• Amphiprostyle tetrastyle describes a small temple that has columns at both ends which stand clear of the naos. Tetrastyle indicates that the columns are four in number, like those of the Temple on the Ilissus in Athens. (figure 4.)
  • Peripteral hexastyle describes a temple with a single row of peripheral columns around the naos, with six columns across the front, like the Theseion in Athens. (figure 7.)
  • Peripteral octastyle describes a temple with a single row of columns around the naos, (figure 7.) with eight columns across the front, like the Parthenon, Athens. (figs. 6 and 9.)
  • Dipteral decastyle describes the huge temple of Apollo at Didyma, with the naos surrounded by a double row of columns, (figure 6.) with ten columns across the entrance front.
  • The Temple of Zeus Olympius at Agrigentum, is termed Pseudo-periteral heptastyle, because its encircling colonnade has pseudo columns that are attached to the walls of the naos. (figure 8.) Heptastyle means that it has seven columns across the entrance front.

Proportion and optical illusion

The ideal of proportion that was used by Ancient Greek architects in designing temples was not a simple mathematical progression using a square module. The math involved a more complex geometrical progression, the so-called Golden mean
Golden ratio
In mathematics and the arts, two quantities are in the golden ratio if the ratio of the sum of the quantities to the larger quantity is equal to the ratio of the larger quantity to the smaller one. The golden ratio is an irrational mathematical constant, approximately 1.61803398874989...

. The ratio is similar to that of the growth patterns of many spiral forms that occur in nature such as rams' horns, nautilus
Nautilus
Nautilus is the common name of marine creatures of cephalopod family Nautilidae, the sole extant family of the superfamily Nautilaceae and of its smaller but near equal suborder, Nautilina. It comprises six living species in two genera, the type of which is the genus Nautilus...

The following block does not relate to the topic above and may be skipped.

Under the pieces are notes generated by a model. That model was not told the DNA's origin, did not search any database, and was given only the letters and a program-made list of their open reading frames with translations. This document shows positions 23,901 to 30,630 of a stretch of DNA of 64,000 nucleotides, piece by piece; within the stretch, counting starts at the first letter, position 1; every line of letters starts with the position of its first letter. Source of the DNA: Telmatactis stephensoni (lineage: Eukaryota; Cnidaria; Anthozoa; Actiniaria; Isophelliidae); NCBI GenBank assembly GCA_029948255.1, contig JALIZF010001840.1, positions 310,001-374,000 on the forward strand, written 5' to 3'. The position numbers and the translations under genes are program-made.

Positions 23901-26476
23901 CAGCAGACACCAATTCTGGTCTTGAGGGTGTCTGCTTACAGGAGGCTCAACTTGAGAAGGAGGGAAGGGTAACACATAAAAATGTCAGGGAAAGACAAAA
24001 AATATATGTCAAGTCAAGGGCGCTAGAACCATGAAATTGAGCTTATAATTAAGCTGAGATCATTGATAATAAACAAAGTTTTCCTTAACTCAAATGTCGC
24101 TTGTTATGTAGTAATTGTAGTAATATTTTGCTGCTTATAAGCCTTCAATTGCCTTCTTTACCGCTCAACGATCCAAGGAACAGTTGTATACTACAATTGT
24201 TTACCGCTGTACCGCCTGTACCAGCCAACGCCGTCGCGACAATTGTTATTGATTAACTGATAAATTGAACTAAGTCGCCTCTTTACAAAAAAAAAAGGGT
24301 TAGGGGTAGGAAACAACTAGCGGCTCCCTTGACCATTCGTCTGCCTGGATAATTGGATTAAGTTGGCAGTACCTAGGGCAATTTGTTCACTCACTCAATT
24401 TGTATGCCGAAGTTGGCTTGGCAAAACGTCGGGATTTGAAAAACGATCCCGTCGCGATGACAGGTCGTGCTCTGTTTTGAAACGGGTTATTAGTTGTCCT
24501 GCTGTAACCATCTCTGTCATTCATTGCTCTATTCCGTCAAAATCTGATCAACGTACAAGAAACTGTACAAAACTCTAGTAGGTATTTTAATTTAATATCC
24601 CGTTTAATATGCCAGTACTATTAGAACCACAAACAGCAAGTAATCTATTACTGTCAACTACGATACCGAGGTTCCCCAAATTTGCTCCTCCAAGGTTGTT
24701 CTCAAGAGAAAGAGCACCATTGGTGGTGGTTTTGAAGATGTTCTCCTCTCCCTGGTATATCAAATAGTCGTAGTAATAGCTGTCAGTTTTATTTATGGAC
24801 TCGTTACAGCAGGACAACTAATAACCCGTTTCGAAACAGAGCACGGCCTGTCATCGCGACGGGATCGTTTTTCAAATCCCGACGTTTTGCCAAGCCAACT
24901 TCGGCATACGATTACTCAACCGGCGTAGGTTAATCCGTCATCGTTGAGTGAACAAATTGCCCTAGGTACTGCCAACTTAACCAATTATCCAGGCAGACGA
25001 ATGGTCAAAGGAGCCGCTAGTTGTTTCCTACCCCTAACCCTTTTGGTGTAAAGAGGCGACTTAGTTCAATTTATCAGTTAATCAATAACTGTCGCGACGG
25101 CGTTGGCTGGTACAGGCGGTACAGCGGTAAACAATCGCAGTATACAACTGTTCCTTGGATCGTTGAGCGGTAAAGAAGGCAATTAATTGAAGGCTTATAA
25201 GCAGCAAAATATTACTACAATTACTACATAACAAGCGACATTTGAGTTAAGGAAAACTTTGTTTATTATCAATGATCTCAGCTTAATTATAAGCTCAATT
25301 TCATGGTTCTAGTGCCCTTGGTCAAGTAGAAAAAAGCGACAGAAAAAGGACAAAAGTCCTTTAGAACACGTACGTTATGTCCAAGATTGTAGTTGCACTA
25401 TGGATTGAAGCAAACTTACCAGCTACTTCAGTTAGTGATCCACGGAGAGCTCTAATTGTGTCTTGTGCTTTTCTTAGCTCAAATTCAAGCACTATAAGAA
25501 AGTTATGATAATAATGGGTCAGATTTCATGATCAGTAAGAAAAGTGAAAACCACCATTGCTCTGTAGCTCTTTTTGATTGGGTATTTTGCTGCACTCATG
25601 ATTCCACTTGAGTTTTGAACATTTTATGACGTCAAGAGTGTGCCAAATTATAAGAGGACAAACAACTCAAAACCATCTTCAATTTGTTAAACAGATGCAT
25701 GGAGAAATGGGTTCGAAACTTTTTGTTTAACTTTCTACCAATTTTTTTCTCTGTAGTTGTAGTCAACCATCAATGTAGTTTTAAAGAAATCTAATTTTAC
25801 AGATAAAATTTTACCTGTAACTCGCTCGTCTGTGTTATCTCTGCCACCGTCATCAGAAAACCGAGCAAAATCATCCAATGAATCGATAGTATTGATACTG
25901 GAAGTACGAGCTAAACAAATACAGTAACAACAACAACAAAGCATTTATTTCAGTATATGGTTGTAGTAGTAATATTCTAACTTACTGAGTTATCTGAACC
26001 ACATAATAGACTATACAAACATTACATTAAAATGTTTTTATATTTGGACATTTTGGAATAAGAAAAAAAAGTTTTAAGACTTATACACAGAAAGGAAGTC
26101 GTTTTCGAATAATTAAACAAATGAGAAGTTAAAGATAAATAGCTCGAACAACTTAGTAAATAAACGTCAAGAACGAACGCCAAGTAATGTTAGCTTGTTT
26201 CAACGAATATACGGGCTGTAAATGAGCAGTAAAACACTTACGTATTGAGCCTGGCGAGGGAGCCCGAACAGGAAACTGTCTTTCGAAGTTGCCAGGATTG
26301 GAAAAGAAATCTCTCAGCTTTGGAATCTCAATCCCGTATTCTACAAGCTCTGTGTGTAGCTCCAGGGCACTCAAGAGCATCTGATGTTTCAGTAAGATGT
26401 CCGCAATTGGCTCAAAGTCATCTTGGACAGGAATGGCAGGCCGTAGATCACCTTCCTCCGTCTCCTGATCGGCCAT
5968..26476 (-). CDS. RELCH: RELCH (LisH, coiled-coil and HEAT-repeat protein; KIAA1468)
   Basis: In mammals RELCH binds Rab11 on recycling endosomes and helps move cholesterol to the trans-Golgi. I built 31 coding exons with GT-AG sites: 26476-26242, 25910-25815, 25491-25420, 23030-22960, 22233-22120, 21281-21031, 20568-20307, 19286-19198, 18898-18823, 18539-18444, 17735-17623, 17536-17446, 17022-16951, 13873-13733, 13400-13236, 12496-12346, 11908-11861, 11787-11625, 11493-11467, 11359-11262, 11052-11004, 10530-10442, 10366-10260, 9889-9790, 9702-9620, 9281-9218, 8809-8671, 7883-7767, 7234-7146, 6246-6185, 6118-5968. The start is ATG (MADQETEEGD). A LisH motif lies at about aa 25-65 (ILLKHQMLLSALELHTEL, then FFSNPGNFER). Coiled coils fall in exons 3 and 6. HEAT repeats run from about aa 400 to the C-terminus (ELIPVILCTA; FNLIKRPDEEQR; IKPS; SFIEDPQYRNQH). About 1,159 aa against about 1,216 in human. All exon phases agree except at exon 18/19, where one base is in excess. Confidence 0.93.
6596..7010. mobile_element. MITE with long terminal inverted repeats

shells, fern fronds, and vine tendrils and which were a source of decorative motifs employed by Ancient Greek architects as particularly in evidence in the volutes of capitals of the Ionic and Corinthian Orders.


The Ancient Greek architects took a philosophic approach to the rules and proportions. The determining factor in the mathematics of any notable work of architecture was its ultimate appearance. The architects calculated for perspective, for the optical illusions that make edges of objects appear concave and for the fact that columns that are viewed against the sky look different to those adjacent that are viewed against a shadowed wall. Because of these factors, the architects adjusted the plans so that the major lines of any significant building are rarely straight.
The most obvious adjustment is to the profile of columns, which narrow from base to top. However, the narrowing is not regular, but gently curved so that each columns appears to have a slight swelling, called entasis below the middle. The entasis is never sufficiently pronounced as to make the swelling wider than the base; it is controlled by a slight reduction in the rate of decrease of diameter.

The Parthenon
Parthenon
The Parthenon is a temple on the Athenian Acropolis, Greece, dedicated to the Greek goddess Athena, whom the people of Athens considered their virgin patron. Its construction began in 447 BC when the Athenian Empire was at the height of its power. It was completed in 438 BC, although...

, the Temple to the Goddess Athena
Athena
In Greek mythology, Athena, Athenê, or Athene , also referred to as Pallas Athena/Athene , is the goddess of wisdom, courage, inspiration, civilization, warfare, strength, strategy, the arts, crafts, justice, and skill. Minerva, Athena's Roman incarnation, embodies similar attributes. Athena is...

 on the Acropolis
Acropolis
Acropolis means "high city" in Greek, literally city on the extremity and is usually translated into English as Citadel . For purposes of defense, early people naturally chose elevated ground to build a new settlement, frequently a hill with precipitous sides...